Decide on a family friendly movie, then pick a date and time for the event. Advertise it in your Sunday bulletins, on Facebook, and throughout the community should you choose. Determine where you want to set up the movie at and (if you’re outside) make sure the noise isn’t an issue with any neighbors. If you don’t have a movie screen, there are plenty of cheap DIY options online!
NOTE: Due to copyright law, you can’t charge for tickets, but you can take donations!
- Sell concessions for a little bit of extra money! (See: Bake Sale)
- Plan some activities for the early birds (silent auction, kids games, dunk tank)!
- Provide the kids with glow sticks
PICNIC BASKET AUCTION
Okay, you caught me. I stole this idea from Season 2 of Gilmore Girls. But why is no one doing this? Why isn’t it a thing? I think it’s awesome.
A picnic basket auction is similar to the Trunk Wars fundraiser, in that someone provides something, and you bid on it not knowing what’s inside. In the show Gilmore Girls, the winner of the basket gets to take their prize and immediately go off to enjoy the meal inside with the person who created it (not always knowing who beforehand).
Decide a date and time (perhaps in tandem with another corps event) and create a sign up sheet. Set parameters, such as what to include, what not to include, amount of food, etc. Encourage participants to have fun decorating the outside of their baskets (or not, if they so wish) and to keep who did what basket a secret!
Preside over the auction and sell off one basket at a time. Once the winners have surrendered their money, they can then take the basket and will head off for a ‘picnic’ with the basket’s chef. This is a great way for different people to interact and spend time with someone they may not have otherwise!
- Create identifying labels for the baskets that will help people with dietary restrictions decide which they want to vote for (such as: vegetarian, contains peanuts, etc).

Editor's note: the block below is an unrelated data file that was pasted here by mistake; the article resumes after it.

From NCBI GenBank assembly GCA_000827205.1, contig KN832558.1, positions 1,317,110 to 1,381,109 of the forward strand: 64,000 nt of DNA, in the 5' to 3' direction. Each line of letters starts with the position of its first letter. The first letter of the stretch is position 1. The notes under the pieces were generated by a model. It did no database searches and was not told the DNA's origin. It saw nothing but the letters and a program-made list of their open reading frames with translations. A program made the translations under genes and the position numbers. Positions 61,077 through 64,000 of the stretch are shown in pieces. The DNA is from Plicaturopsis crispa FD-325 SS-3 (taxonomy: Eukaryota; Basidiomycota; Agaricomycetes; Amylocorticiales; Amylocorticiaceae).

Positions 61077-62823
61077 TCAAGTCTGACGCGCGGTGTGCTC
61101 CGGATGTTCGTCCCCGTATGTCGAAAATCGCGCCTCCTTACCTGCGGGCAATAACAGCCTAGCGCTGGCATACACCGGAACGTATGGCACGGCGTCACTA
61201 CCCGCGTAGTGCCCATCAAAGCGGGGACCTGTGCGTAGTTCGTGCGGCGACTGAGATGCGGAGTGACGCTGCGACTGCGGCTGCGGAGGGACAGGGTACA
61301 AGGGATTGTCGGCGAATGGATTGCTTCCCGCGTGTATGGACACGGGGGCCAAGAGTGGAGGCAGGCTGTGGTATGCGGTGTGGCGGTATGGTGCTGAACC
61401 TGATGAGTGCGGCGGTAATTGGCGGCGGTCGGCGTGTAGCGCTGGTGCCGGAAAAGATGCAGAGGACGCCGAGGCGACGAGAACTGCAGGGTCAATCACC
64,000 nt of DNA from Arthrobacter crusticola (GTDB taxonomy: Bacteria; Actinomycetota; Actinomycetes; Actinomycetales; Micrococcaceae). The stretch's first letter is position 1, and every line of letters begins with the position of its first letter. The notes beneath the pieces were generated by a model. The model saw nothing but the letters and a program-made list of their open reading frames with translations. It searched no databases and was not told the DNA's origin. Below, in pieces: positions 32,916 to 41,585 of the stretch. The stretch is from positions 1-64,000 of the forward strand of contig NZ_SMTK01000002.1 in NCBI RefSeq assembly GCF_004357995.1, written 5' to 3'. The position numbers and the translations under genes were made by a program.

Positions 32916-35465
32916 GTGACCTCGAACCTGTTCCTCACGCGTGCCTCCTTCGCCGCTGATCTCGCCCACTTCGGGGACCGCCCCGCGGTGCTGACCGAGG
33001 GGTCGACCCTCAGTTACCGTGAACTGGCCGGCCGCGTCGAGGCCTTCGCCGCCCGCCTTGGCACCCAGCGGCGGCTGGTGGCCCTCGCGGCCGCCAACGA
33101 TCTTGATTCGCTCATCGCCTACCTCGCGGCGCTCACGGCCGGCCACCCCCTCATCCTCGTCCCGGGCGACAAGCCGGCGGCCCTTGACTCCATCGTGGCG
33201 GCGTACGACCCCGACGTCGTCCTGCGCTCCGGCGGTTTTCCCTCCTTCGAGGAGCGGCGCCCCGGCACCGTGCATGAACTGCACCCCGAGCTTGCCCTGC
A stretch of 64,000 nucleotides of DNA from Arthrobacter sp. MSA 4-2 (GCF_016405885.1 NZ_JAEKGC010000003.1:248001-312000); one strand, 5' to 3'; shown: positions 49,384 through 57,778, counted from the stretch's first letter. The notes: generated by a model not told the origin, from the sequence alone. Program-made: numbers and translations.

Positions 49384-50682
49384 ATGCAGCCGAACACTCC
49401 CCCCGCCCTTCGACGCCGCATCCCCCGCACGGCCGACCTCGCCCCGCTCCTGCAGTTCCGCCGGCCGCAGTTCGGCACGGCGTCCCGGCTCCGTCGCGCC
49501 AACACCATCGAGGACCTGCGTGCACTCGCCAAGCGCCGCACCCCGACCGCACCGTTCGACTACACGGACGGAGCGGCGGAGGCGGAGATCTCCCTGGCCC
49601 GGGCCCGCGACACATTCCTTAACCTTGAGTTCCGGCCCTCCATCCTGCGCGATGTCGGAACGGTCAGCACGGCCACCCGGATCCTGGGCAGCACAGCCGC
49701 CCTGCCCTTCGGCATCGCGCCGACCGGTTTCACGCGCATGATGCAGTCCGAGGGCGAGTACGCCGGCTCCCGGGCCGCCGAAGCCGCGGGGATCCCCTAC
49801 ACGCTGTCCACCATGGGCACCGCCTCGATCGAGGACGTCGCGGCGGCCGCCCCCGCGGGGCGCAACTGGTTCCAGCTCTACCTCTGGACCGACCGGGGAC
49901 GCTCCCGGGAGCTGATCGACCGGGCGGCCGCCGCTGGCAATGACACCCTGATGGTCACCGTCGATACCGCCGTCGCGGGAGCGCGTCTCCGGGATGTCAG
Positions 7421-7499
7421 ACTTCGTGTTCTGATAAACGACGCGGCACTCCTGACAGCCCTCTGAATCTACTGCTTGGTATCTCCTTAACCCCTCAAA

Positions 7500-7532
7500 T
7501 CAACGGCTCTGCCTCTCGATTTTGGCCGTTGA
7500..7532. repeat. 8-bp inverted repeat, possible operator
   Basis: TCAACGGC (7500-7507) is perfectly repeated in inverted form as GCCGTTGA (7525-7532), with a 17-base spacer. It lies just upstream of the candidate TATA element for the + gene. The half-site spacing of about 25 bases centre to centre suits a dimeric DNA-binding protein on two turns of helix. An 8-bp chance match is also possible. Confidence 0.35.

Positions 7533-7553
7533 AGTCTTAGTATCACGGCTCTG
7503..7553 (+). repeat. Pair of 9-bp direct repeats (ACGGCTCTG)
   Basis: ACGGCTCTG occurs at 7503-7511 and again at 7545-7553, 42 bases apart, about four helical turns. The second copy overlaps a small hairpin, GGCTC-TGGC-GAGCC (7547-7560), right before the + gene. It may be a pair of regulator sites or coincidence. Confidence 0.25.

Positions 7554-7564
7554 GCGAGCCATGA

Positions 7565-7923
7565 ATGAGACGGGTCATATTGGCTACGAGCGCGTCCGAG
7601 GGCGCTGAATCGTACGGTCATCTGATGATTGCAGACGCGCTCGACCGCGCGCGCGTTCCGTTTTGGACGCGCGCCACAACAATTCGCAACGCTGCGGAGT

- Decide if you want to have an even amount of bidders vs chefs, so that no one is left without a meal at the end of the auction
- Head to your local family store to hunt down some baskets!
- Create a space for people to picnic, setting up tables or providing blankets if they want to go outside.
PICK A NUMBER
Level of Difficulty: 1/10
Collect envelopes and number them from 1 to 30 (or any other number). Place the envelopes on a table in a central location or tape them to a wall (with permission!). Encourage corps members to take one and return it with the corresponding money inside (ie, envelope #3 would come back with $3, envelope #20 would have $20). This technique allows people to donate what they feel comfortable donating, and in a way that doesn’t inconvenience them.
- Consider spending time decorating the envelopes, to make the whole fundraiser more visually appealing
- Put little preemptive ‘Thank You” notes in the envelopes, or informational cards about We Will, so the person can read more about what they’re donating to. You could even place a request inside the envelopes thanking them not only for their donation, but also asking them to pray for something specific in regards to We Will (safe travel, come back encouraged, make friends, etc)
I don’t care what anyone says – a good bake sale will never get old and it makes for a great fundraiser!
Spend a day with your ladies baking cookies, cakes, etc. Focus on making the ‘classics’ or take suggestions from corps members as to what to make, including vegan or gluten free treats! Set up a table (get permission first) at a time and place where there will be tons of people around (youth night, corps dinner, etc) and sell the items you baked. Make sure you advertise the prices clearly, as well as what the fundraiser is for.
- Consider taking orders in addition to selling the treats from a table
- Doing a bake sale at your Cook Off dinner, Theme Dinner, or Garage Sale ‘kills two birds with one stone’
If you’re a part of the Army, you know we all love to eat. We don’t often need an excuse, but a Cook Off fundraiser is a really, really good one. So should you choose this fundraiser, start off by picking the theme. Is it a chili cook off? A soup cook off? A crock off? What about a casserole, salad, or dessert cook off? So many delicious options…